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UKRAINIAN POLICE ARREST KYIV MARKET BOMBING SUSPECTS... Police have arrested four people -- three men and one woman -- suspected of organizing two explosions at Kyiv's Troyeshchynskyy market on 20 August, Ukrainian news agencies reported on 27 August, quoting Kyiv police chief Oleksandr Milenin. Milenin disclosed that the detainees were members of "political movements" and specified that two individuals had membership cards of the Ukrainian Popular Party. According to Milenin, the motive behind the blasts was to "influence the political situation" and create "social tension" among the population. The 20 August explosions at the Troyeshchynskyy market killed one person and injured 13 others. There were reportedly citizens of Vietnam, Pakistan, and Bangladesh among the casualties. JM

...AS OPPOSITION LAWMAKER ACCUSES POLICE OF 'PROVOCATION.' Our Ukraine lawmaker Vyacheslav Kyrylenko, a member of the Ukrainian Popular Party (UNP), told UNIAN that the police's statement about the involvement of UNP members in the Troyeshchynskyy market blasts is a "provocation" intended to impact the presidential election. The UNP, which bore the name of Ukrainian Popular Rukh until 25 January 2003, is a member of opposition presidential candidate Viktor Yushchenko's Our Ukraine bloc. Kyiv Mayor Oleksandr Omelchenko told journalists on 27 August that the motive behind the blast was purely criminal. The Kyiv city administration closed the Troyeshchynskyy market on 25 August, which caused a protest by market vendors who blocked several streets in the vicinity of the market later the same day and staged a picket in front of the mayoral office on 26 August. The city administration reopened the market on 26 August. JM

UKRAINIAN PRESIDENT SLAMS INTERNATIONAL CRITICS OF DANUBE-BLACK SEA CANAL. Following the official inauguration of the Bystraya canal project in the Ukrainian part of the Danube River Delta on 26 August (see "RFE/RL Newsline," 26 August 2004), President Leonid Kuchma told journalists that international criticism of the Ukrainian canal project was motivated by "political and economic" reasons rather than environmental, Interfax reported. "You all know well how many skeptical accusations and even open provocations there have been that set the entire international community against this project," Kuchma said. "But we know very well whose interests stand behind these attempts to stir the waters around the canal, while in fact all international ecological requirements were met during its construction." International criticism of the Bystraya canal project primarily focused on its potential damage to the Danube Delta's unique ecosystem. By opening the Bystraya canal, Ukraine has broken Romania's monopoly on navigation in the delta. JM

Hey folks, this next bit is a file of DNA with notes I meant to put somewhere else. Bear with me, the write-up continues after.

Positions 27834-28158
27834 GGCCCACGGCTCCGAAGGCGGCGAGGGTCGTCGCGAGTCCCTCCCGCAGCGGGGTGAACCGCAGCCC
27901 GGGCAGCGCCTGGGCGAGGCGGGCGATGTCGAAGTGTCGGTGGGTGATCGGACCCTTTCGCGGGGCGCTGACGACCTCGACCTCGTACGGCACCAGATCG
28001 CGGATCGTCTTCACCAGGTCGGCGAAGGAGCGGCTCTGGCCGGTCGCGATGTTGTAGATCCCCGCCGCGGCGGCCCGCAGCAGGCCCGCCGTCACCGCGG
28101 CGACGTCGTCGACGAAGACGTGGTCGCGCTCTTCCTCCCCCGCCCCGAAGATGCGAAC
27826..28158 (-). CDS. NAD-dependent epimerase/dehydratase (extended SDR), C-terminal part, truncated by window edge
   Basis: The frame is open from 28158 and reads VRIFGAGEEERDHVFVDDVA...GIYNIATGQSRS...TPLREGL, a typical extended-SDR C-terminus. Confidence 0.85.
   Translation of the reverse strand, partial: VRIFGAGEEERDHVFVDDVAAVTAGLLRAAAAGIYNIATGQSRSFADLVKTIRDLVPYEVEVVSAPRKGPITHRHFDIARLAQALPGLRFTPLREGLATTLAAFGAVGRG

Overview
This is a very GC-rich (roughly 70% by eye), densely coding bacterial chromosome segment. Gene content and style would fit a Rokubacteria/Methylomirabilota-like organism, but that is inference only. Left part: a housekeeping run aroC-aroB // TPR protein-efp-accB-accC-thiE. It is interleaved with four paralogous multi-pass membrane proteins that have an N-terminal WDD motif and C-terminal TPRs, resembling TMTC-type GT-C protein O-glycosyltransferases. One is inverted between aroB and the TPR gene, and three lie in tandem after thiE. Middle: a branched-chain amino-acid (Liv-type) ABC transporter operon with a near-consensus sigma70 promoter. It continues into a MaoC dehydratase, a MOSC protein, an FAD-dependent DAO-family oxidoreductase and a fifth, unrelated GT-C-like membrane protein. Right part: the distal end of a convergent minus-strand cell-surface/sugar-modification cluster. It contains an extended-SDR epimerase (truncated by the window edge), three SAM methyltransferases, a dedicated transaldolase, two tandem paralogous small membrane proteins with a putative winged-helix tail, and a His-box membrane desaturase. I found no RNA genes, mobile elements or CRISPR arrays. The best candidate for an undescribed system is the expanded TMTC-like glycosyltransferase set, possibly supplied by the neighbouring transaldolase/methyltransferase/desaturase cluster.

ROMANIA TO SUE UKRAINE OVER DANUBE DELTA CANAL. The government said on 26 August that it will file a lawsuit with the International Court of Justice in The Hague against Ukraine's opening of a shipping canal in the Danube delta, Reuters reported. Construction on the Bystraya Canal was officially inaugurated the same day by Ukrainian President Leonid Kuchma. Romanian President Ion Iliescu, Prime Minister Adrian Nastase, and the foreign affairs, transport, environment, and justice ministers met to discuss the issue. Environmentalists claim that changes to the delta's water table will harm the extensive flora and fauna in the area, which is a UNESCO world heritage site. Ukrainian President Leonid Kuchma, however, dismissed the criticism as politically and economically motivated. He said that "all the international ecological requirements were met." Both the EU and the U.S. have asked Ukraine to halt construction until a more complete environmental-impact assessment can be completed. PB